Preparation for the 70-465 exam, Designing solutions for SQL Server

I’m starting my preparation for the final SQL Server exam in the series, the 70-465, Designing Database Solutions for Microsoft SQL Server. I will be collecting links in this post.

There are also some videos available: Link1 nad Link2.
Exam topics are taken from here:

Design a database structure (20-30%)

• Business to data translations, identify which SQL Server components to use to support business requirements,
• Design a normalization area, Link;
• De-normalize technically (versus by remodeling) by using SQL Server features (materialization via indexed views and more) Link, Link1
• Design a physical database, including file placement, FILESTREAM, FILETABLE, file groups, and RAID; Link;
• Configure system database settings
• Develop the optimal strategy for indexing, Link
• archive using partitions and tables, Link
• design columnstore indexes, Link
• design XML indexes; Link
• Upgrade with minimal downtime; Link, Link1
• design a cross-cluster migration; Link
• Plan a database deployment, including Windows PowerShell, Server Core, and contained databases;
• Migrate to SQL Database;
• Migrate query plans;
• Design a migration strategy using Distributed Replay Controller;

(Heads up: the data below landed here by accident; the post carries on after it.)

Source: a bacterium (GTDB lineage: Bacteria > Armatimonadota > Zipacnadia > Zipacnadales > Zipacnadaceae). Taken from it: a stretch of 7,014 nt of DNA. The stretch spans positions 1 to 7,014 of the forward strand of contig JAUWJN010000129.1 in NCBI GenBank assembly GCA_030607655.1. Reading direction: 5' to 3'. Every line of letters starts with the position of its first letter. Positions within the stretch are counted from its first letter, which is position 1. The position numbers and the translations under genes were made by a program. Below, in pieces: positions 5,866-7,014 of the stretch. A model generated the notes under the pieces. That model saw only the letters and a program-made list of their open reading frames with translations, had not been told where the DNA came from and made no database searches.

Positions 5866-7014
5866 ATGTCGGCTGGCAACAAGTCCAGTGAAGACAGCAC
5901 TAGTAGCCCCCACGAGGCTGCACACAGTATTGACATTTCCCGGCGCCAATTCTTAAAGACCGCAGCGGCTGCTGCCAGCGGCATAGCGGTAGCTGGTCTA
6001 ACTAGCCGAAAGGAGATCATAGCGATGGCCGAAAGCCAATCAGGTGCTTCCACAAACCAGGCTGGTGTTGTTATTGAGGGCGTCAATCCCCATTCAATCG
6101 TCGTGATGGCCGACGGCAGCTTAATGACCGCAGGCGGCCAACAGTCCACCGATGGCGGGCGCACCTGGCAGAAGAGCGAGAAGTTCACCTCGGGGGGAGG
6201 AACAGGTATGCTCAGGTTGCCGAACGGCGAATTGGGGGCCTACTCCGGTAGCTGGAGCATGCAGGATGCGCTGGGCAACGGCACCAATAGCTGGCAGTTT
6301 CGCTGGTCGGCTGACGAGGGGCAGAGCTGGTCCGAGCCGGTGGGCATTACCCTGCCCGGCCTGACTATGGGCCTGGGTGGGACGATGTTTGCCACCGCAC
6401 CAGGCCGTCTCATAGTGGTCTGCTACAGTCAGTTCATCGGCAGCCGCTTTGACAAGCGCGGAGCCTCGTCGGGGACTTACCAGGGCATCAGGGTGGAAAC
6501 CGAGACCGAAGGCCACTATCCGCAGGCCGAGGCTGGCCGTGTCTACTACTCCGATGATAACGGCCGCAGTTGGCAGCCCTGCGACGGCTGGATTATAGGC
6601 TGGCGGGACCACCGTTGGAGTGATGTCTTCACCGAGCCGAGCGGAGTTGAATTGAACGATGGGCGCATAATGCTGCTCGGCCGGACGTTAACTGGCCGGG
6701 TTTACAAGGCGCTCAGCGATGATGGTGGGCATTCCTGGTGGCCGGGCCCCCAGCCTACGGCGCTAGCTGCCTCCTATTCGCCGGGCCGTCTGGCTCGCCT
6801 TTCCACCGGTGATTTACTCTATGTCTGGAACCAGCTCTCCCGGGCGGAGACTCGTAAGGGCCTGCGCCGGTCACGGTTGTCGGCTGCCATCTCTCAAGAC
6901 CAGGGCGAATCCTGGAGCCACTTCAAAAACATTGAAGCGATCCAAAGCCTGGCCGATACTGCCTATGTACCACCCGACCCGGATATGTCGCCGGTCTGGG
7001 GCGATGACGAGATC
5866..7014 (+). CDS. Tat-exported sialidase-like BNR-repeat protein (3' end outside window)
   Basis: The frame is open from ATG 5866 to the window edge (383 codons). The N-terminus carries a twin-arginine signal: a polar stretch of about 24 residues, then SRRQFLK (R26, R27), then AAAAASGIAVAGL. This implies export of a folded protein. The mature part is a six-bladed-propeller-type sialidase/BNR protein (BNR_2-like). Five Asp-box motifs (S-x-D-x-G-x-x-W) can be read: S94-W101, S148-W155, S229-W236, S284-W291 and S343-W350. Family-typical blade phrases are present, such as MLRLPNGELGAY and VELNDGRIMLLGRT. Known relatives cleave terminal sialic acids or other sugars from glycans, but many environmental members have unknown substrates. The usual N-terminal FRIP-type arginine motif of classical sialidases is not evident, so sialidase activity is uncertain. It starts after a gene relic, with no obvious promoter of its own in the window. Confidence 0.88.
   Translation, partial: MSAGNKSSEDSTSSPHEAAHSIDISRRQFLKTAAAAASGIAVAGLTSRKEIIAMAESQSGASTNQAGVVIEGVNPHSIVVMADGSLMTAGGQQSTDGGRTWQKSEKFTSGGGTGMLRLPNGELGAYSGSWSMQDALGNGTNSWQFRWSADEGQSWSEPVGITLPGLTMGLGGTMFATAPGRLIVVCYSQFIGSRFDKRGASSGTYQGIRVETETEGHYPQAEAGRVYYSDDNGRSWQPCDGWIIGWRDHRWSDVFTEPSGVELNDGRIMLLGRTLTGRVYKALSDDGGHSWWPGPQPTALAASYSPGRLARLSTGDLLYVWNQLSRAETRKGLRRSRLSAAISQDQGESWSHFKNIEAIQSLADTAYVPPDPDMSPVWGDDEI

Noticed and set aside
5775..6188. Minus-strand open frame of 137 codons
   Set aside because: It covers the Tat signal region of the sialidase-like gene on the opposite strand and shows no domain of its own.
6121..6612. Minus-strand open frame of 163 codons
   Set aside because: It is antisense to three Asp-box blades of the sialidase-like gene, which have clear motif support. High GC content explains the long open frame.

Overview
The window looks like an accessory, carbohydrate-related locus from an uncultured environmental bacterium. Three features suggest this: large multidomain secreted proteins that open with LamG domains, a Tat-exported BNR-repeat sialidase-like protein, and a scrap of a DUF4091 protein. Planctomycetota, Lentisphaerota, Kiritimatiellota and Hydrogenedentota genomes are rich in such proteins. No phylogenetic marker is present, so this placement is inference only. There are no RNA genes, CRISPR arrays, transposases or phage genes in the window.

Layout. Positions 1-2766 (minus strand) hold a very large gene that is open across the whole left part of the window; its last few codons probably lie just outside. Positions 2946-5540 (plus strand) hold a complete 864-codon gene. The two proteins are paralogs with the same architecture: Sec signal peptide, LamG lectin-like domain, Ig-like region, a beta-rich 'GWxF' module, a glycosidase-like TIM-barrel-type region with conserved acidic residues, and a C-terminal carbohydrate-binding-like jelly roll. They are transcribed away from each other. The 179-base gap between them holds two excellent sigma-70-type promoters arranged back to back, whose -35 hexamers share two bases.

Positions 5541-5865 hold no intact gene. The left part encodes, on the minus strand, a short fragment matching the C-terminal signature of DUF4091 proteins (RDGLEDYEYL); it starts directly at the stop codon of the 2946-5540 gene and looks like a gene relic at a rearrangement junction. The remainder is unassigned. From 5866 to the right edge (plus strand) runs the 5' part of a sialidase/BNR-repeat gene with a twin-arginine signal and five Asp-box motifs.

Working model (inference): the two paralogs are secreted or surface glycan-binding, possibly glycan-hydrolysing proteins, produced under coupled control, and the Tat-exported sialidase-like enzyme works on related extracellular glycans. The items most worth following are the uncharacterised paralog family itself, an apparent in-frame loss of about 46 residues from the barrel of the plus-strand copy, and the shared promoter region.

• Design a SQL Server virtualization strategy;
• Identify hardware for new instances;
• SQL Server Distributed Replay; Link
• Design CPU affinity;
• Design clustered instances using Microsoft Distributed Transaction Control (MSDTC);
• Define instance memory allocation;
• Design installation strategies, including sysprep, slipstream, and SMB file server;
• Define cross db ownership chaining
• Design a backup strategy based on business needs, including differential, file, log, striped, and Microsoft Azure Blob Storage Service;
• design a database snapshot strategy;
• design appropriate recovery models; design a system database backup strategy; recover Tail-Log backups
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Preparation for the 70-467 SQL BI exam

Microsoft does not provide any preparation materials for the 70-467 exam [Designing Business Intelligence Solutions with Microsoft SQL Server]. There are Microsoft Virtual Academy videos here or here, which are nice to watch but definitelly not enough to be able to answer any particular question. Microsoft does though provide a list of topics here 70-467, so, while preparing I was collecting related links.

Plan business intelligence (BI) infrastructure (15–20%)
Plan for performance
• Optimize batch procedures: extract, transform, load (ETL) in SSIS/SQL; Link
• Optimize processing phase in Analysis Services, Partitions, Lazy Aggregation; Link, Link1, Link2, Link3
• Configure Proactive Caching within SQL Server Analysis Services (SSAS) for different scenarios; Link, Link1
• Understand performance consequences of named queries in a data source view; Link
• SSAS Performance Counters; Link, Link1